FIG. 2 shows scanning electron microscope (SEM) photographs of gallium nitride single crystal obtained by an example of a production method according to the present invention.

FIGS. 3A and 3B are scanning electron microscope (SEM) photographs of gallium nitride single crystal obtained by another example of a production method according to the present invention. FIG. 3A is the SEM photograph at 500× magnification, and FIG. 3B is the SEM photograph at 6000× magnification.

FIG. 4 is an optical microscope photograph (245× magnification) of gallium nitride single crystal obtained by still another example of a production method according to the present invention.

FIG. 5 is a graph showing a relationship between a pressure during the reaction and a yield of gallium nitride single crystal in still another example of a production method according to the present invention.

FIG. 6 is an optical microscope photograph (245× magnification) of gallium nitride single crystal obtained by still another example of a production method according to the present invention.

FIG. 7 is a photograph of gallium nitride single crystal obtained by still another example of a production method according to the present invention.

FIG. 8 is a graph showing a photoluminescence intensity in still another example of the present invention.

FIGS. 9A and 9B are scanning electron microscope (SEM) photographs of gallium nitride single crystal obtained by still another example of a production method according to the present invention. FIG. 9A is the SEM photograph at 1000× magnification, and FIG. 9B is the SEM photograph at 130× magnification.

FIG. 10 is a scanning electron microscope (SEM) photograph (7000× magnification) of gallium nitride single crystal obtained by still another example of a production method according to the present invention.

FIG. 11 is a cross-sectional view showing an example of a field-effect transistor according to the present invention.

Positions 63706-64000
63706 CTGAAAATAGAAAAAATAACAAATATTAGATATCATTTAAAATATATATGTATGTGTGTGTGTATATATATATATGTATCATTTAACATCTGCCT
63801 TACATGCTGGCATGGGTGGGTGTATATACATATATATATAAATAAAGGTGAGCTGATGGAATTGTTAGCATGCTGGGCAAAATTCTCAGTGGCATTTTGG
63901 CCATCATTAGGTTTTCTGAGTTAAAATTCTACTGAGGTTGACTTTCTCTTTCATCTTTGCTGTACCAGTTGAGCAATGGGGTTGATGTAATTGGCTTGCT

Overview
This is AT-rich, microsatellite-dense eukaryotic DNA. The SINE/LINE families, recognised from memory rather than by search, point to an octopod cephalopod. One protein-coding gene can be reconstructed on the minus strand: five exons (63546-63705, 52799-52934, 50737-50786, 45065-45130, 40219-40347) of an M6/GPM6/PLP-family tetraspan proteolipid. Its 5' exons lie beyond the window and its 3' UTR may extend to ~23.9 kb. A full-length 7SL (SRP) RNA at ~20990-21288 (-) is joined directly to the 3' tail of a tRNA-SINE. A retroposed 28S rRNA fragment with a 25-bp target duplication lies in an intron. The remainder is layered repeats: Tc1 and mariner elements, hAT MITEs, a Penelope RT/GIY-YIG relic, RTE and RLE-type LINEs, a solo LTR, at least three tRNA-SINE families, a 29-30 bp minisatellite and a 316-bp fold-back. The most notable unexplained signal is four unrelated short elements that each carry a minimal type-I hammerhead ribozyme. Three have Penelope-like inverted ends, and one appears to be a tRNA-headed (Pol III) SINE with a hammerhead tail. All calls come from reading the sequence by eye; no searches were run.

FIG. 12 is a cross-sectional view showing an example of an LED according to the present invention.

FIG. 13 is a cross-sectional view showing an example of an LD according to the present invention.

FIG. 14 is a cross-sectional view showing an example of a semiconductor sensor according to the present invention.

FIG. 15 is graphs showing the results of PL measurement performed with respect to GaN single crystals obtained by still another example of a production method according to the present invention.

FIG. 16A is a graph showing background of SIMS analysis, and FIG. 16B is a graph showing the result of SIMS analysis performed with respect to the GaN single crystal obtained in the example shown in FIG. 15.

FIG. 17 is a graph showing a relationship between a ratio of Ca in a Na—Ca mixed flux and a yield of GaN single crystal in still another example of a production method according to the present invention.

FIG. 18 is a TEM photograph showing a cross section of a GaN single crystal thin film produced by MOVPE in still another example of a production method according to the present invention.

FIG. 19 shows the result of PL measurement performed with respect to the GaN single crystal thin film produced by MOVPE in the example shown in FIG. 18.

BEST MODE FOR CARRYING OUT THE INVENTION

Hereinafter, the present invention will be described more specifically by way of examples.

In the present invention, the Group III element may be gallium (Ga), aluminum (Al), and indium (In). Among them, gallium is preferred. Furthermore, the Group-III-element nitride single crystal preferably is gallium nitride (GaN) single crystal. The conditions described in the following are favorable especially for producing gallium nitride single crystal. However, they are applicable to the production of single crystal of other Group-III-element nitrides as well.